1. What are some of the barriers to adoption of this technology?

Not having a strong change management plan and lack of knowledge among employees can pose barriers to adoption. Digitalising document workflows goes beyond just purchasing a solution. Businesses that want to fully benefit from workflow automation and increased productivity must introduce a change management program to get their employees onboard, to accept and understand the new workflow processes. We are all creatures of habit and businesses need to change the way employees do things to realise the value of the new implementation.

Other common barriers to adopting workflow automation solutions can be consolidated under one unifying category: resources. Be it because of the lack of budget to invest in the necessary technologies or the lack of expertise to properly utilise and connect the technologies, businesses are generally hesitant to adopt this technology because they feel as though they don’t have the resources to facilitate the transition.

  1. Should SMEs make the switch from pen-and-paper to digital immediately? Or should they wait it out for a while?

Digital transformation has been and is still getting a lot of attention in the media, and organisations are keen to get on board if they haven’t already. According to IDC, organisations in Asia Pacific will be spending an estimated 357.8 billion on technologies and services that enable digital transformation in 2019 .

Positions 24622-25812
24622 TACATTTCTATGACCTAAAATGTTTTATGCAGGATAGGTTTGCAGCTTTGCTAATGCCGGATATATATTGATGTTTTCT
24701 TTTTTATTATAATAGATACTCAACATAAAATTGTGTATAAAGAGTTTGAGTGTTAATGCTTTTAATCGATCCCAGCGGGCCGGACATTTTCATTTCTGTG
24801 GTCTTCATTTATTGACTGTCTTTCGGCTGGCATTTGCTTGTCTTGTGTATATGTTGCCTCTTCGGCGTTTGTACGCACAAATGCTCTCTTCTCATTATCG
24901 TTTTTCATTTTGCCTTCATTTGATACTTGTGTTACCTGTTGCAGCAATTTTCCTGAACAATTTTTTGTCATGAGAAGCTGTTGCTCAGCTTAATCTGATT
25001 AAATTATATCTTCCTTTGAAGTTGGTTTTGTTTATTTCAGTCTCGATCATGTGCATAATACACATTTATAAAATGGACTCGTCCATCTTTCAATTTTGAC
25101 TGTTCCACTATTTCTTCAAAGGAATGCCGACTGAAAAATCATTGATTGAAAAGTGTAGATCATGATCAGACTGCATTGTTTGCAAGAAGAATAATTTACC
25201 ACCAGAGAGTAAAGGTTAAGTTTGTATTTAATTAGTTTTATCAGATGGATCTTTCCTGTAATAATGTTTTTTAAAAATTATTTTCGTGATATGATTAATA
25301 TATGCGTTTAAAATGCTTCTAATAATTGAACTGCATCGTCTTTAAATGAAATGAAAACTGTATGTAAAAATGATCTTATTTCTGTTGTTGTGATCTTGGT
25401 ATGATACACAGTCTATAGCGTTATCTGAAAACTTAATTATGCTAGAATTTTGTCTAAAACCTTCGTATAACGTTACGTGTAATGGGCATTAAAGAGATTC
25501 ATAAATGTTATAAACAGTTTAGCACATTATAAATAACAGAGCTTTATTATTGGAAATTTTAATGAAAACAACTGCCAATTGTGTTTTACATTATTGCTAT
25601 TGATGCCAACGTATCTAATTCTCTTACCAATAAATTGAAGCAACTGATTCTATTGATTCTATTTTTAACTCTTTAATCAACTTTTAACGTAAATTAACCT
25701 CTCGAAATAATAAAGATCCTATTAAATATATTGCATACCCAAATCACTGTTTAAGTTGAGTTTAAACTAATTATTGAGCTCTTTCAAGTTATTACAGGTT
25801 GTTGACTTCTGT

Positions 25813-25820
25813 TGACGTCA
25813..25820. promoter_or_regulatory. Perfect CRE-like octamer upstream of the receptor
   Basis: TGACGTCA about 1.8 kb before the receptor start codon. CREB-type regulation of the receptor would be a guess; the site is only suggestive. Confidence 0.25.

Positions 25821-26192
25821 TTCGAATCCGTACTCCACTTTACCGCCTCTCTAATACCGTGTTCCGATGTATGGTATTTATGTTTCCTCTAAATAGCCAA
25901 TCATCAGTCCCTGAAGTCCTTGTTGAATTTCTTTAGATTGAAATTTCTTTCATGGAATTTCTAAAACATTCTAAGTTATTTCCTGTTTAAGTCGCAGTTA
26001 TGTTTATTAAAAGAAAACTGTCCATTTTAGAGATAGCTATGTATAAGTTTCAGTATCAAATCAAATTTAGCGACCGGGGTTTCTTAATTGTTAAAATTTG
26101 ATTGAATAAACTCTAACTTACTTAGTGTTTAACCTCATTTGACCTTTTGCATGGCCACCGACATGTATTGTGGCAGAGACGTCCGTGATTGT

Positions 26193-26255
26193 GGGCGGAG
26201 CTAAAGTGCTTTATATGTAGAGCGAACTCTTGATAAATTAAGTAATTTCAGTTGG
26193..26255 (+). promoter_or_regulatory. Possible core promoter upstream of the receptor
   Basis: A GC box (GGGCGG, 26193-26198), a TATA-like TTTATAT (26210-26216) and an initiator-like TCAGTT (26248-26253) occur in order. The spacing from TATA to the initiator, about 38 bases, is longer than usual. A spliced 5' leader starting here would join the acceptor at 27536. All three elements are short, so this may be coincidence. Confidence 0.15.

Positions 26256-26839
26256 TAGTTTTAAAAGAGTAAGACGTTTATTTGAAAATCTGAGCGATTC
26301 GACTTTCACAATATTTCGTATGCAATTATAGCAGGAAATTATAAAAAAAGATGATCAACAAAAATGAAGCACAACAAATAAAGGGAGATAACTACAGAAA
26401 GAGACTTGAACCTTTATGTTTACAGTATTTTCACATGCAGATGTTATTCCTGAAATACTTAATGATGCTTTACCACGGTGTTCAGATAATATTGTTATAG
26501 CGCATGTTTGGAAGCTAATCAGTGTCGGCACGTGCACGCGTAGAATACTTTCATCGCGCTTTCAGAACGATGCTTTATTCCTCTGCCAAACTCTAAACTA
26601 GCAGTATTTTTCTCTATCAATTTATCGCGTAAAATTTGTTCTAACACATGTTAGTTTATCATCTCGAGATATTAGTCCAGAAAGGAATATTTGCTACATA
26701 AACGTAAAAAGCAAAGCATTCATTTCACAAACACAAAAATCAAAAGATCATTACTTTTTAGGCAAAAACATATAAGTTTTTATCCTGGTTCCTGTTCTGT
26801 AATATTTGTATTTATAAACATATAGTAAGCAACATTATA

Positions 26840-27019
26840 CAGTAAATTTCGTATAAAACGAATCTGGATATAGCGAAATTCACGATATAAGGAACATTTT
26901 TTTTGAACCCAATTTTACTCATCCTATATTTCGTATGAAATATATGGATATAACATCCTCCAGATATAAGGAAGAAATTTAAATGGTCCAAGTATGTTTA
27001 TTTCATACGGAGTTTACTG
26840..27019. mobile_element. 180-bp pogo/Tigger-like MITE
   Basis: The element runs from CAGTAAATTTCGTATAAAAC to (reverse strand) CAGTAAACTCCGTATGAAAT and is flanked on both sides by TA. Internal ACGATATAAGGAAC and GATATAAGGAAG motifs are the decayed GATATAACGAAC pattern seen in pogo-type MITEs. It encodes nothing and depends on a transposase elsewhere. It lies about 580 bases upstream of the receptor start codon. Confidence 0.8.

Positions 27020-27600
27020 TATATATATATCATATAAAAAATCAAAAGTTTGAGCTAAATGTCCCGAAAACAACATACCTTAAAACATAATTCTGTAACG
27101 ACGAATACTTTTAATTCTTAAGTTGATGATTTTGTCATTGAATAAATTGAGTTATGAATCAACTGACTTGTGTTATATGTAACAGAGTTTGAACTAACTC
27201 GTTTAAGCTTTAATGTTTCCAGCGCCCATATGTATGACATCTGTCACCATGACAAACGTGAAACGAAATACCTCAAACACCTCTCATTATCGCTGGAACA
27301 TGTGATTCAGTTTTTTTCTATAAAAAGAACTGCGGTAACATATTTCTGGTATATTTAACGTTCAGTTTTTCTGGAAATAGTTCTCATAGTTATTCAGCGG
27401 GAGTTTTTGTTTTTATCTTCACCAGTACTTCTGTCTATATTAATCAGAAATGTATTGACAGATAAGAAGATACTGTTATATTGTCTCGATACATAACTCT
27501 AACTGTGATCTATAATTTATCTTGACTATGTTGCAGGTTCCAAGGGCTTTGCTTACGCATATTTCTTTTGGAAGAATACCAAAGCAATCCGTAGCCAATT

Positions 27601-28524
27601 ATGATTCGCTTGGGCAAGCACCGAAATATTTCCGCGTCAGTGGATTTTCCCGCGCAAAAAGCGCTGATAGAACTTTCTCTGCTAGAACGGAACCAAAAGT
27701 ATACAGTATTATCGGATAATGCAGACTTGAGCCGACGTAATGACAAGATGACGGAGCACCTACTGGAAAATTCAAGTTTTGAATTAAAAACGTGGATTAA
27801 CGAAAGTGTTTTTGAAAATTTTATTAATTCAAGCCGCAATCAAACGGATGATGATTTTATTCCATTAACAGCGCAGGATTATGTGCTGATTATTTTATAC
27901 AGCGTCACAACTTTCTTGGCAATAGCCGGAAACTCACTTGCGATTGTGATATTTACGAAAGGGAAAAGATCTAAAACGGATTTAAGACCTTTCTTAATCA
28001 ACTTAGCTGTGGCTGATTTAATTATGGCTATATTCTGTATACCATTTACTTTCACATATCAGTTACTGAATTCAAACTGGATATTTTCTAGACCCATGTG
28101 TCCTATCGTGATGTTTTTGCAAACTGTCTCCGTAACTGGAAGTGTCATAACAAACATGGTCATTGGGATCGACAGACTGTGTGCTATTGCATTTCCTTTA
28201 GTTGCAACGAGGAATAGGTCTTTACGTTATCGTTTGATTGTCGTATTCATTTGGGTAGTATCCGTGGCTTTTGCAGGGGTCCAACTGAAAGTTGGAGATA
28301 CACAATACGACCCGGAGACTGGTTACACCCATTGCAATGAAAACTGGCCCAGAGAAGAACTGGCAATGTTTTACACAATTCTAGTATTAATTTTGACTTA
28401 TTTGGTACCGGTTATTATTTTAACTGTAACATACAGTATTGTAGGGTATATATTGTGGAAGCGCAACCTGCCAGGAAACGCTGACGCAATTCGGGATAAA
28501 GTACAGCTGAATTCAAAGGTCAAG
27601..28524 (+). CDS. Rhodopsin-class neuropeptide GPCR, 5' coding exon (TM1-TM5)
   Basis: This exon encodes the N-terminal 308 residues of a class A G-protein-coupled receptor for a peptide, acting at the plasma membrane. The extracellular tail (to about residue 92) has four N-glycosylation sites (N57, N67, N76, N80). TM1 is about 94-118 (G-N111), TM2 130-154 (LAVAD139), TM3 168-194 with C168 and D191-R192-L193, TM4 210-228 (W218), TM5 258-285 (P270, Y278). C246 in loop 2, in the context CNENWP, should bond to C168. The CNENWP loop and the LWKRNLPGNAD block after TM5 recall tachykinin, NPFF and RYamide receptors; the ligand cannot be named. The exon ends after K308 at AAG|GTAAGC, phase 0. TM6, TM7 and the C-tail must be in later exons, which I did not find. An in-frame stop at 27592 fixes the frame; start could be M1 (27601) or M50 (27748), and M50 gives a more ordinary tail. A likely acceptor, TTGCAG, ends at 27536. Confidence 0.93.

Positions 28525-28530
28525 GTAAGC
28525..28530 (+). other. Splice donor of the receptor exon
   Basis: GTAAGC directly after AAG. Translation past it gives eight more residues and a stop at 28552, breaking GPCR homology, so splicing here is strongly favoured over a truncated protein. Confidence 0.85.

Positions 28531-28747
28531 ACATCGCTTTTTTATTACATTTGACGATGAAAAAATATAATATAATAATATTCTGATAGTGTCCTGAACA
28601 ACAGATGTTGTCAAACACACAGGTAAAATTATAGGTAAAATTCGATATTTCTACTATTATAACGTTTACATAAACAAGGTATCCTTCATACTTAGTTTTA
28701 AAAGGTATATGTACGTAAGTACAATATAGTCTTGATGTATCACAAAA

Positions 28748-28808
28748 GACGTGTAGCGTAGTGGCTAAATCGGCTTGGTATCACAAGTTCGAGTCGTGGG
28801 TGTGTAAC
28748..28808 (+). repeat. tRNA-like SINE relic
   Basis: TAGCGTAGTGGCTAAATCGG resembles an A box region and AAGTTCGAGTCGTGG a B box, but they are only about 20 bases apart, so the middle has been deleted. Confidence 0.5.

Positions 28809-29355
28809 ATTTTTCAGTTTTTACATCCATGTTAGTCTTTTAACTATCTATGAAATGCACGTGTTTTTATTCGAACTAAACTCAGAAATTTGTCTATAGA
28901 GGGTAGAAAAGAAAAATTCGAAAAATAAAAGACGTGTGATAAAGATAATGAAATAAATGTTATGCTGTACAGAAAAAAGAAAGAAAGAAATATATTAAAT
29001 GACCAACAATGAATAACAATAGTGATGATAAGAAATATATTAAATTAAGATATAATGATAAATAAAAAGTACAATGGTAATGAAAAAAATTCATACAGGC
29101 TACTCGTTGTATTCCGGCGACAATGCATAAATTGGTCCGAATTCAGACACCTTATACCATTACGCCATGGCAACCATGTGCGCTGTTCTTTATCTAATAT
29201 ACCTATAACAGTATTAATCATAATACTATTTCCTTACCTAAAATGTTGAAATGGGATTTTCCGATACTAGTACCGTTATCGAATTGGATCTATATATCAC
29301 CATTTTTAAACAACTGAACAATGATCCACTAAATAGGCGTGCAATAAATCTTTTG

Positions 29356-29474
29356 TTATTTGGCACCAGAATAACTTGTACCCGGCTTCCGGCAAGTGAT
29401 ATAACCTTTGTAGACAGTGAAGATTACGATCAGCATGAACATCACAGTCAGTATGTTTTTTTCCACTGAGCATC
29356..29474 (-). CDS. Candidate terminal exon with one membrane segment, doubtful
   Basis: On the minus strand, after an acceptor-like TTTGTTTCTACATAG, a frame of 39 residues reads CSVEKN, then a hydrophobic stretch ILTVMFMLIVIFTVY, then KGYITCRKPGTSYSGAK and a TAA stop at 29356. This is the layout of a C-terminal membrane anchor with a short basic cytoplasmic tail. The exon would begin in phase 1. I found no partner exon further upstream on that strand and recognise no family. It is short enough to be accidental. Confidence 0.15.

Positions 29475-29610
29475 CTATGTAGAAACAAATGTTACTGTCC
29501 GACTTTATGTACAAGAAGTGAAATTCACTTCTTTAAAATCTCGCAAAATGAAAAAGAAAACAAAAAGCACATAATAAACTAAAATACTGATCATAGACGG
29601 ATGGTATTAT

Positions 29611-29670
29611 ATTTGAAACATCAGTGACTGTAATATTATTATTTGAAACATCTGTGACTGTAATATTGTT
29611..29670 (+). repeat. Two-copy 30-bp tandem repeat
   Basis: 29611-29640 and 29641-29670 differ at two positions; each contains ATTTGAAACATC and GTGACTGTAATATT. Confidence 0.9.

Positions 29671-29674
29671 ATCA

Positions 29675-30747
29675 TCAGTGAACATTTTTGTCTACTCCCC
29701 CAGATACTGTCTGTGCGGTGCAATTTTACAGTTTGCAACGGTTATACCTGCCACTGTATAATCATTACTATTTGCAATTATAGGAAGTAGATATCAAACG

So, why wait? Digital transformation isn’t something over the horizon. It’s happening now, and SMEs should make the switch from pen-and-paper to digital immediately. To deliver value to their customers, SMEs should be paying attention to every aspect of the user experience, from customer acquisition and transactions, through to the onboarding stages.

  1. With technology slowly turning businesses and services paperless, there is no doubt an increasing concern regarding cyber-security. Should businesses that adopt digitised documentation develop in-house security or should they cooperate with third-party security developers?

For SMEs with smaller teams and leaner resources, it’s naturally more feasible to look for workflow automation solutions with in-built security capabilities. Investing in multiple disparate technologies could mean wasting both valuable time and resources that growing businesses could instead be dedicating to completing revenue-oriented tasks. Instead of spending time to integrate different technology systems together, SMEs could benefit by adopting technology with in-built security capabilities.

Businesses should heed the adage “prevention is better than a cure”. This can be achieved through establishing clear and straightforward internal guidelines for employees to help them maintain the highest level of security. It’s important for everyone in contact with your business documents – interns, executives and everyone in between – to practise good cyber hygiene.